Integrating high-performance wireless access offers opportunities and challenges for the IT industry.
Held February 2-6 at the Rosen Shingle Creek Resort and Convention Center in Orlando, Fla., the BICSI 2014 Winter Conference & Exhibition drew more than 4,000 attendees, exhibitors, and visitors. During both the educational sessions and on the exhibit floor, IT professionals focused their attention on the technologies shaping the networks of the future. The two biggest drivers of technology right now are wireless mobility and cloud computing, which refers to services delivered over the Internet. Together, they form a perfect match.
Wi-Fi wireless networks, which have been operating at a few hundred Mbps, will be expanding into Gigabit Ethernet transmission speeds sometime in the future, following the adoption of two new documents. These are the IEEE 802.11ac standard, which promises speeds of up to 1 Gigabits/sec per client — three times the throughput of the previous 802.11n standard — and the Telecommunications Industry Association (TIA) TSB-162-A, which recommends how to deploy the wireless access points (WAPs).
The 802.11ac standard uses a number of physical layer enhancements to achieve higher throughput in the 5GHz band: denser amplitude modulation, more antennas for beam forming, wider channels and more spatial streams — up to eight, which increases the data rate for each access point (AP), along with a number of new features, such as multi-user MIMO, which allows up to four distinct clients to receive data simultaneously from a single AP at full channel data rate.
By 2016, wireless and mobile data traffic will exceed wired circuit traffic, thus challenging both private Wi-Fi networks and public-service provider cellular networks. In the next five years, mobile data traffic is expected to grow almost twenty-fold. To support this demand, the density of access points in the wireless LAN will continue to increase, primarily through the use of small cells, taking advantage of the IEEE 802.11ac features.
Small cell is an imprecise term used to describe any RF source smaller than today’s macro base station. Also known as metro cells, they are low-power access points (APs), each supporting about 100 to 200 simultaneous users that bring huge amounts of data capacity closer to users everywhere — indoors, at homes, offices, enterprises, shopping malls, etc., and in outdoors, at busy intersections, stadiums, etc. They are needed in 3G, 4G, Wi-Fi, and other technologies (the future should see all of these services integrated in a single box). The use of small cell Wi-Fi base stations will be a game changer for cellphone service providers, allowing them to offload subscriber data from the cellular network to the lower cost Wi-Fi networks.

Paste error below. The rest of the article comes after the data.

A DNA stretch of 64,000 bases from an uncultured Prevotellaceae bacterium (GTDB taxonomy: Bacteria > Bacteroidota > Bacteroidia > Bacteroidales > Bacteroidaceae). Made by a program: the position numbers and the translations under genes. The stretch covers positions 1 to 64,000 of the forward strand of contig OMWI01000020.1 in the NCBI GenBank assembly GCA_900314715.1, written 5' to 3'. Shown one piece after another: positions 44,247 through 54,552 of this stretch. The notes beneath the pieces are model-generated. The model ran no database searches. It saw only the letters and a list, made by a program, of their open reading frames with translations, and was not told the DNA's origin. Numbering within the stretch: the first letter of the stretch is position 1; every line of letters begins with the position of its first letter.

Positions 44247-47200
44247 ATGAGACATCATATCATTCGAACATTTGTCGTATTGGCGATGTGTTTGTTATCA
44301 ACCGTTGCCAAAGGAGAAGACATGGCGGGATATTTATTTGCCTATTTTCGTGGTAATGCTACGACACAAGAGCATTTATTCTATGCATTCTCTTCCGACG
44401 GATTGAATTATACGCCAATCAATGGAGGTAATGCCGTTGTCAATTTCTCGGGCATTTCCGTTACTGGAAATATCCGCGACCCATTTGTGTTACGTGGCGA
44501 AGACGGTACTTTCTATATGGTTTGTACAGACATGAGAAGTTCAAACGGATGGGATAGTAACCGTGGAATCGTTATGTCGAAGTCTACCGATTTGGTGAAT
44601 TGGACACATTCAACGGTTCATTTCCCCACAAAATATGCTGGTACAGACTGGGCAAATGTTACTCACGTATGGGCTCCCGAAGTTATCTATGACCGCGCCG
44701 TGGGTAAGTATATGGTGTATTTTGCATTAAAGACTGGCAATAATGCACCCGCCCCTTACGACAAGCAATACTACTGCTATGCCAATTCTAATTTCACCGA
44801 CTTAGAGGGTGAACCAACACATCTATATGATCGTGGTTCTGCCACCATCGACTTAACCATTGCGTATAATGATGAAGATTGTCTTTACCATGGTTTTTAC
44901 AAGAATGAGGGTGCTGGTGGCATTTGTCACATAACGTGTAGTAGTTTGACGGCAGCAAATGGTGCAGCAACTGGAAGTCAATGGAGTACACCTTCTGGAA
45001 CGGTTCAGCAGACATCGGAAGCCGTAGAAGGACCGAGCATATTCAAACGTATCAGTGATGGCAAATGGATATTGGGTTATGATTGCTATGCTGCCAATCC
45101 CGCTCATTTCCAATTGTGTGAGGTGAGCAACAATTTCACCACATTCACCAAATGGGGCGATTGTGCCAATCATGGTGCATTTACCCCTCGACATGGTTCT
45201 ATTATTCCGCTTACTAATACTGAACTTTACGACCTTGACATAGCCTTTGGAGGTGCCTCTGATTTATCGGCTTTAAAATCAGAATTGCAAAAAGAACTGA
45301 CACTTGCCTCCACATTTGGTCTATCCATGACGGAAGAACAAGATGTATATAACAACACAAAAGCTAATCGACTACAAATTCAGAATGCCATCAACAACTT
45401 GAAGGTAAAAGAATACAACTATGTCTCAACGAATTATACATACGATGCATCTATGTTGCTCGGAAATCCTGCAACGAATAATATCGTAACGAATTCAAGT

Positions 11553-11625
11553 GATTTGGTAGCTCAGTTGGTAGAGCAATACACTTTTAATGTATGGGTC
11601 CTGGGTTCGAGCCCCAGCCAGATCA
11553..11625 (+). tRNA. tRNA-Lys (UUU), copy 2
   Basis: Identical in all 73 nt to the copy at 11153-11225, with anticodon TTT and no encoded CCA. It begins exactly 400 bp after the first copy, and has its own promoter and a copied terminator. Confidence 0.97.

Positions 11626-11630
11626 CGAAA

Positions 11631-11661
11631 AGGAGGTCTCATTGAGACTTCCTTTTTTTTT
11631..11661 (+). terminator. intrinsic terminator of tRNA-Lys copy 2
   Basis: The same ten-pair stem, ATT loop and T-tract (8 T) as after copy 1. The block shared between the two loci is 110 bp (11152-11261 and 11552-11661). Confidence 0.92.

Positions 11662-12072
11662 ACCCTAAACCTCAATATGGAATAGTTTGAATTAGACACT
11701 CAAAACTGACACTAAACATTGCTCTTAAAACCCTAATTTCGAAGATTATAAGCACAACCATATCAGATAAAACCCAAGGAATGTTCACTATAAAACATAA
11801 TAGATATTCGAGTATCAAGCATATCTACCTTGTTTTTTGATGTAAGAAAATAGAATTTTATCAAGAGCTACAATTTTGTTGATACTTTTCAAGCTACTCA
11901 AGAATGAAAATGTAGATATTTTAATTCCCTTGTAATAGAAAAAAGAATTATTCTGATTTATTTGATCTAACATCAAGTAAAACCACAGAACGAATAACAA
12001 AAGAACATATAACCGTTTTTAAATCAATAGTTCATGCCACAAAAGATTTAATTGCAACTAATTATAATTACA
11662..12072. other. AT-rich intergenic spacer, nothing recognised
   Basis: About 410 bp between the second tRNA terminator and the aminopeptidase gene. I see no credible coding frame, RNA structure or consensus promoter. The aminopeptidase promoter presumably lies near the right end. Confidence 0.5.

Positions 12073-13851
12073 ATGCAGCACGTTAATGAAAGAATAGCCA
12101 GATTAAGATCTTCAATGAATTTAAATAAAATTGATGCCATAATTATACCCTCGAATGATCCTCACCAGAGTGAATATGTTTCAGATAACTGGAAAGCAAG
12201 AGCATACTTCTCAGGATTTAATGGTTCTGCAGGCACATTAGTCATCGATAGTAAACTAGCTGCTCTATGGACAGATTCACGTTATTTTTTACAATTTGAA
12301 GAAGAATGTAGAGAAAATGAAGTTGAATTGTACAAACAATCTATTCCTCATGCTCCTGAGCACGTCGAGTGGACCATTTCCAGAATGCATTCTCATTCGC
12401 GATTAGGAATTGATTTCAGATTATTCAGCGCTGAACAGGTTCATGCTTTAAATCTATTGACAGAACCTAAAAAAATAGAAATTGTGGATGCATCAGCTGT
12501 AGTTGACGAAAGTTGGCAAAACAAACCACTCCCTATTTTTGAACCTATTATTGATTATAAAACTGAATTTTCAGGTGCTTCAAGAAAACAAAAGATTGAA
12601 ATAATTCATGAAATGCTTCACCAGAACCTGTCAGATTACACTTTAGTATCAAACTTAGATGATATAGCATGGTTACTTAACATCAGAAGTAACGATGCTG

Thanks to interference management techniques, small cells can be closely spaced to gain adequate coverage, and manufacturers are developing enhancements that take the performance even further. Generally, small cell, with their local processing capability, are self- installing — they can calibrate or configure themselves — and use a variety of software radio (also called cognitive radio) features to sense which frequency to transmit, which power level to use, and what type of directional distribution pattern to set up. This all occurs while encrypting the voice and data, thus ensuring a high level of protection. A network operator can remotely manage these small cells, upgrading the configuration and software as required. Thus, in the future, many different technologies most likely will coexist for both indoor and outdoor applications, forming what are called heterogeneous networks or HetNets.
Accomplishments and awards
During the annual awards banquet on Wednesday evening, BICSI celebrated the accomplishments of several individuals.
The Harry J. Pfister Award for Excellence in the Telecommunications Industry recognizes the lifetime achievement or major accomplishment of an individual in the telecommunications industry. For his work in inventing and innovating critical outside plant products and services, Jerry Allen of MaxCell, Wadsworth, Ohio, received the award.
The Presidential Eagle Award was presented to the founder and current chairman of the board of CommScope, Frank M. Drendel, in recognition of his lifetime of industry accomplishments.
The David K. Blythe/University of Kentucky Award for Outstanding Member of the Year went to Todd Taylor, director of low-voltage/IT design at Enfinity Engineering, for fostering industry and committee growth and development as the chair of the BICSI Standards Committee.
The Larry G. Romig Committee Member of the Year award was presented to Robert Hertling, supervising communications engineer at Parsons for his contributions to the BICSI Technical Information & Methods and Standards Committees as well as his work on numerous BICSI technical publications.